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Iraq’s problem? Its leaders’ stupidity, greed, corruption and incompetence

Watching yet more chaos in Iraq, some people might be wondering where the massive, US-trained Iraqi army is. I found this expert assessment of Iraq’s military (see below) quite interesting. It shows that Iraq’s current problems are, as usual with these primitive, Third-World hell-hole countries, purely due to the stupidity, tribalism, greed, corruption and incompetence of Iraq’s leaders.

When will we ever learn that these primitive hell-holes don’t ‘do democracy’? When will our useless leaders understand that the only way to govern primitive hell-holes is with a strong leader and a merciless security force?

Here’s the assessment of Iraq’s military:

“Iraq’s army was once a formidable military that waged an eight-year war with Iran. The US spent over $20 billion to train and equip Iraqi security forces. But in June 2014 once-proud Iraqi army simply collapsed and failed to defend the country’s second-largest city. Tens of thousands of Iraqi troops abandoned their posts and fled.

By 2014 the Iraqi army suffered from unhappiness among soldiers as a result of the underpayment or nonpayment of wages for months, particularly in the north and west. Here the army suffered from declining morale and desertions in the early months of 2014. This came as it battled the Islamic State of Iraq and the Levant (ISIL), which had seized control of Fallujah and Ramadi at the beginning of 2014. The Army made no gains against a foe that was well armed and highly motivated.

Desertion rates depended on whether units were deployed outside their home areas or were operating against insurgents of their own religious or ethnic background. Desertions were reported to be particularly high among Sunni soldiers from Sunni-dominated central and northern Iraq. There were significant loyalty issues in predominantly Sunni Arab units commanded by Shi’ite officers, following the purges of Sunni officers over the previous three years under the Maliki government. The Iraqi army in the north and west also suffered from low morale among Shi’ite soldiers from the south of the country, who had neither a regional nor communal affinity with the populations they were defending. Over 90 percent of the Iraqi Army is composed of Shi’ites.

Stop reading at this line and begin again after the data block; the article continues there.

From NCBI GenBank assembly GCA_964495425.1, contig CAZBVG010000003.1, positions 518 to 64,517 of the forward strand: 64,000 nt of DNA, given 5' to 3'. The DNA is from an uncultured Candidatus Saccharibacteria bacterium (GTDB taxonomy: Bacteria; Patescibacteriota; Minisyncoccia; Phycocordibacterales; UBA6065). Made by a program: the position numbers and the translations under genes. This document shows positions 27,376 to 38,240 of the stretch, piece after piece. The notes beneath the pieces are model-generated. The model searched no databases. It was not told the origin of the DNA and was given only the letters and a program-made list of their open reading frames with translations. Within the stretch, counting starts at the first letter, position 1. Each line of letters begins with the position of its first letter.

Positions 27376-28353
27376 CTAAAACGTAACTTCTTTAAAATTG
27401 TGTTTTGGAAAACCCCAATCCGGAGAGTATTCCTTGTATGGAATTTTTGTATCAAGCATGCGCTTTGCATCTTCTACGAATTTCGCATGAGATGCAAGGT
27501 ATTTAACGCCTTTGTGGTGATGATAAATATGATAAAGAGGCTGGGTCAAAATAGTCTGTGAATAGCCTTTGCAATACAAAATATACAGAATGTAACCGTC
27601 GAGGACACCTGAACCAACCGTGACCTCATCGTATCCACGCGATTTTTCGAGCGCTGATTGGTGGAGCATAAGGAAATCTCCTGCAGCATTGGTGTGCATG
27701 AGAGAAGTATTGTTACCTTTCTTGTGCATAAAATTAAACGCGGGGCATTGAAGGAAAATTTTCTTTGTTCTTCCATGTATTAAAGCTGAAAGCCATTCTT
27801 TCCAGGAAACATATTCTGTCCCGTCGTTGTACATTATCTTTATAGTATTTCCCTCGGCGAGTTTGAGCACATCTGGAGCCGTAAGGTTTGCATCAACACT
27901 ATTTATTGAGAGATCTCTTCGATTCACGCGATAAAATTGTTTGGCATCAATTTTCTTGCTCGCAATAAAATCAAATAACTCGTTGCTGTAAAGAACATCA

Before these troops disintegrated in Mosul in June 2014, the Iraq army was losing as many as 300 soldiers a day to desertion, death, and injury. When they abandoned Mosul in mid-June, military personnel abandoned their vehicles, discarded their weapons, discarded their uniforms onto the street, and changed into civilian clothes.

By 14 June 2014 the situation in the Sunni north-western parts of Iraq amounted to the collapse of the forces of the army and federal police. With the fall of Nineveh Mosul, operational command virtually ceased, with the defeated remnants of the 2nd Infantry Division of the Iraqi army and the third motorized division of the federal police in Iraq running south or towards the Kurdish autonomy. The road between Baghdad and Mosul was cut, and in the province of Salah al-Din, militants from the Islamic State in Iraq and the Levant (Sham) launched an offensive and captured the Tikrit administrative center as well as Suleiman Bek, Baiji (along with a large oil refinery there), etc. The situation for the Iraqi forces operational command “Tiger” was extremely unfavorable, with the 4th Infantry Division in Tikrit defeated and / or running. Also according to reports from the Kurds, the 12th Infantry Division in Kirkuk was close to panic, with mass desertion and abandonment of combat positions.

The role of the officer corps remained confused. According to some accounts, the Maliki government had promoted officers based on political loyalty, producing a militarily imcompetent officer corps. By other accounts, Iraqi soldiers reported that their officers had ordered them to surrender rather than fight.

International media reported that two division of Iraqi soldiers — roughly 30,000 men — fled an insurgent ISIS force of approximately 1,000. Iraqi troops who fled the advance of Islamic State of Iraq and Syria (ISIS) fighters into Mosul denied that they abandoned their posts, saying that they had received orders to flee from up the chain of command.”

http://www.globalsecurity.org/military/world/iraq/nia.htm

1 comment to Iraq’s problem? Its leaders’ stupidity, greed, corruption and incompetence

  • Paris Claims

    Iraq’s problems? The same could be said about most country’s problems. Crap, corrupt, self serving politicians.

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